Even so, my spouse’s 40th birthday was approaching, a milestone she has been dreading every single day for about eight years. Forty is a traumatic birthday for most of us. It’s the age when your body begins to rebel on you, when people begin telling you how “good” you look for your age. However old you are, they insist that you don’t look it. Damn, you’re getting old when that happens.
The only answer was to throw her a party, a big one. All too aware of my weaknesses as a party organizer, I turned to Facebook and formed a “birthday party task force” comprised of a few of her closest friends, remembering something I learned a few years ago in my job as a college administrator. Those who can, do. Those who can’t, delegate.
Pretty soon, we had a theme, a date, a location, a food list, and a plan for how to pull it off. All I had to do was arrange for our daughter, who has been away at college for six weeks, to come home as part of the surprise.
The party had a lot of moving parts, but on the night before the big day arrived, everything was in place and I was feeling pretty confident. The plan was that I would take her out to dinner in Asheville, right after dropping a book off at a friend’s house on the way. The party would be waiting there, with cars and party-goers well-hidden until the big reveal. Our daughter would be there and would appear on cue a few minutes after the first big surprise. Two layers of shock and awe.
It was all set, but just as we were getting ready for bed, my daughter called to inform me that her car was “doing funny things,” if you think that your teenage daughter’s car sputtering and spitting and not being able to go more than about twenty-five miles per hour in Charlotte traffic is funny.
I had visions of driving down there to get her myself, but the crisis was averted the next morning when she was able to get the car fixed. About two hours before the party was supposed to begin, she was trucking up I-40, almost home. We were all set. Then I had an awful thought.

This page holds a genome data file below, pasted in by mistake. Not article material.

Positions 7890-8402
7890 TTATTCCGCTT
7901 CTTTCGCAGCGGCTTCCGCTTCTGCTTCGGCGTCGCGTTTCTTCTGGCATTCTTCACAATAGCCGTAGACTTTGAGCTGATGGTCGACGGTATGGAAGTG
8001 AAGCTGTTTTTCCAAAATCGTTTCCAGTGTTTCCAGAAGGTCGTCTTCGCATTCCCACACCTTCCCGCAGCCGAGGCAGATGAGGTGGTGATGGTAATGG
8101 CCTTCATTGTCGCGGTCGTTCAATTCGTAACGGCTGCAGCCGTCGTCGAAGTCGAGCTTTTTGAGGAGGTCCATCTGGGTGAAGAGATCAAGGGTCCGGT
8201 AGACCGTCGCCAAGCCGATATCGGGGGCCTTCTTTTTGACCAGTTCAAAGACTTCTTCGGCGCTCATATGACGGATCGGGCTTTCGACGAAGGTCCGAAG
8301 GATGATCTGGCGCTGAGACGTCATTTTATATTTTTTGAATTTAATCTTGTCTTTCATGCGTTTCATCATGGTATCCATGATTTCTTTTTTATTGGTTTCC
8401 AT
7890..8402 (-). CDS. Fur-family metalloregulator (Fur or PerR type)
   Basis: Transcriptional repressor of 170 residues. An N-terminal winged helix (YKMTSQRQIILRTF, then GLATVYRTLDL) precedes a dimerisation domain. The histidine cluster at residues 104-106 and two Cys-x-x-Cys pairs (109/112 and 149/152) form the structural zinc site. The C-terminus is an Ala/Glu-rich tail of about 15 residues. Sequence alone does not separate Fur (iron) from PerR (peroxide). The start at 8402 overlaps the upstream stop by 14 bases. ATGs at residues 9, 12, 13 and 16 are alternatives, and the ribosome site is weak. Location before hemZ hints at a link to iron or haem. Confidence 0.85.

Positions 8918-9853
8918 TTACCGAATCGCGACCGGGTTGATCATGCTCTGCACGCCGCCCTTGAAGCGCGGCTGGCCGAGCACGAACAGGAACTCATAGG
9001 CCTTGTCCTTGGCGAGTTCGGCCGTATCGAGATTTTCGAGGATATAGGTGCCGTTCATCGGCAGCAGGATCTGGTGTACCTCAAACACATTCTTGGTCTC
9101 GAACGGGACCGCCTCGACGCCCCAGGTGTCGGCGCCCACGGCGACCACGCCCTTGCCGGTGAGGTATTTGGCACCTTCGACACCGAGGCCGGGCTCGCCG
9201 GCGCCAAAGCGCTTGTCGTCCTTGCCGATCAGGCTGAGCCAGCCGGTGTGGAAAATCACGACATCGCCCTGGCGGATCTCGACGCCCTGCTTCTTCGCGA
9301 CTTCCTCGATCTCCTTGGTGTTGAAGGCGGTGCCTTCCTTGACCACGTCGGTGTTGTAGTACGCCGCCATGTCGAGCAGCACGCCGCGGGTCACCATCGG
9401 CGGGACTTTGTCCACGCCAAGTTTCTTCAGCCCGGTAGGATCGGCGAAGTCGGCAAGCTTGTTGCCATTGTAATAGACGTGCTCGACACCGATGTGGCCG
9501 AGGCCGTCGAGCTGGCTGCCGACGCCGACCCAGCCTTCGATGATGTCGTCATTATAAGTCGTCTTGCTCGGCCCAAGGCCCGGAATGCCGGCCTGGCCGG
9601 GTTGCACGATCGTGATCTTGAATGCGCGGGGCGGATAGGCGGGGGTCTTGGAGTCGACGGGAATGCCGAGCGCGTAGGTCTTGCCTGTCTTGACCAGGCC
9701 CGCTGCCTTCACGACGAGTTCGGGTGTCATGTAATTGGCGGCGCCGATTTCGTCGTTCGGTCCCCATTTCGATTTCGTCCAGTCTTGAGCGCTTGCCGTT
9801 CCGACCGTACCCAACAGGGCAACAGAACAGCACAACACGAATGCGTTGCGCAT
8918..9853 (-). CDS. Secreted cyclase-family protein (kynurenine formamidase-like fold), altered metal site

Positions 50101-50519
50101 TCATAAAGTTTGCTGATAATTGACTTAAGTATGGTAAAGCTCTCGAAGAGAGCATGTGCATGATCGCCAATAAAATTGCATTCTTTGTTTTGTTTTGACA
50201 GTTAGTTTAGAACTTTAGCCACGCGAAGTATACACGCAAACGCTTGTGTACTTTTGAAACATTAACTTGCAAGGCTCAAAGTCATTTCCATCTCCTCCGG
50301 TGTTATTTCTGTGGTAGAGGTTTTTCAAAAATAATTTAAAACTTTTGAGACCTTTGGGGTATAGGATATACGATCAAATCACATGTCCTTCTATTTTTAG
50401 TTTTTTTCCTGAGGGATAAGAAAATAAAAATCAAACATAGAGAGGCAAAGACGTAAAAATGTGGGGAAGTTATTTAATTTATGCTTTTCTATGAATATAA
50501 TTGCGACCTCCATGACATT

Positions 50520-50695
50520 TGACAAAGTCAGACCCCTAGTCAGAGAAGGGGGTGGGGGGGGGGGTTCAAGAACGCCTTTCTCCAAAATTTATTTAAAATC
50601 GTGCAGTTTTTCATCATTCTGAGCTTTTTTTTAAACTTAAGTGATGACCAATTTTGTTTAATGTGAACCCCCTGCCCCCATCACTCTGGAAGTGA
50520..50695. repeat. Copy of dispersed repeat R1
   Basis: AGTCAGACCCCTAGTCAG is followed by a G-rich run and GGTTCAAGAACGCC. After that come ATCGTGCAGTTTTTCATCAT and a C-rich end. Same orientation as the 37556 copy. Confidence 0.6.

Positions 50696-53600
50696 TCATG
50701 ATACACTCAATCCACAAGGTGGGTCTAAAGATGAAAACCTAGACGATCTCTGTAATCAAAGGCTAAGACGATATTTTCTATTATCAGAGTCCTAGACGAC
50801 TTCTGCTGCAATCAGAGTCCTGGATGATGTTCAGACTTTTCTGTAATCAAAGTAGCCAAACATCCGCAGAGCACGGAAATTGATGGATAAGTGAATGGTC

Everyone in the family has an app on our phones called ‘Find Friends,’ which enables us to keep tabs on where each person in the family is at any given time. It is highly invasive but very helpful when any of us needs to track someone down. But not now, please not now, in the name of all that is holy, not now. What if Tammy decided to check on our daughter’s whereabouts?
We tried various ways to disable the app, but could not figure out how.
“I am going to try blocking your number, dad,” she said. “Hang up, then check in five minutes to see if you can still find me.”
I waited five minutes and tried. I could still find her. I tried calling, but was still blocked, so I sent her a text.
“It is not working. If your mom finds you driving home and calls you, our story is that you are going to meet one of your friends to go to a concert. If she figures out you are coming here, the surprise will be ruined and the party will be ruined.”
The very instant that I hit “send” on the text, I knew I had mistakenly sent it to Tammy. Yes, I sent it to Tammy. After planning this party for weeks, everything had gone perfectly right up until this moment. My daughter was almost home. The food was prepared. The guests would soon be leaving to assemble there and hide. I had managed to keep the secret. And then I sent her that text. I felt like I had fallen out of an airplane without a parachute.
I rushed out of Ingles, peeled out of the parking lot, and violated about 14 traffic laws on my way home, praying that she would not call me or text before I could get there. Since she had come home early, I knew I had a slim chance that she would either be showering or napping. The only hope I had was to get there, steal her phone, and delete it before she saw it.
There was a very strong possibility that she was on her phone, or it would buzz when my message came across. The odds were that she had already seen my message, but I had no other choice but to do my best to save the party.
I still hadn’t heard from her when I got home. I parked at the end of the driveway, hoping that might prevent the dogs from barking in case she was asleep. At the front door, I took off my shoes and then gently opened the front door. Silence. So far, so good.
I tiptoed through the dining room to our bedroom, and as quietly as I possibly could, I very slowly opened the door. There she was, asleep as I had hoped, her phone on the nightstand. I crawled over and lifted it and then crawled back out the door. I checked the phone. There was my message, still unread. I deleted it, crawled back into the bedroom to put it where it had been, and then turned to crawl back out the door.
Just as I was about to shut the door, two seconds from getting away with the heist of the century, she stirred.
“Honey? What are you doing?”
I had to think fast. Her cake and all the decorations were still in my car. I had to deliver them so that our friends could decorate, and then come back to pick her up.
“Um, I left my wallet at the library and I have to run back and get it,” I said.
“Huh?” she said, but I was already gone before she could say anything else.
Suddenly, I was Tom Cruise in Mission Impossible. Resourceful, dashing, lucky. If you’re all of those things, you can sometimes get away with being a little disorganized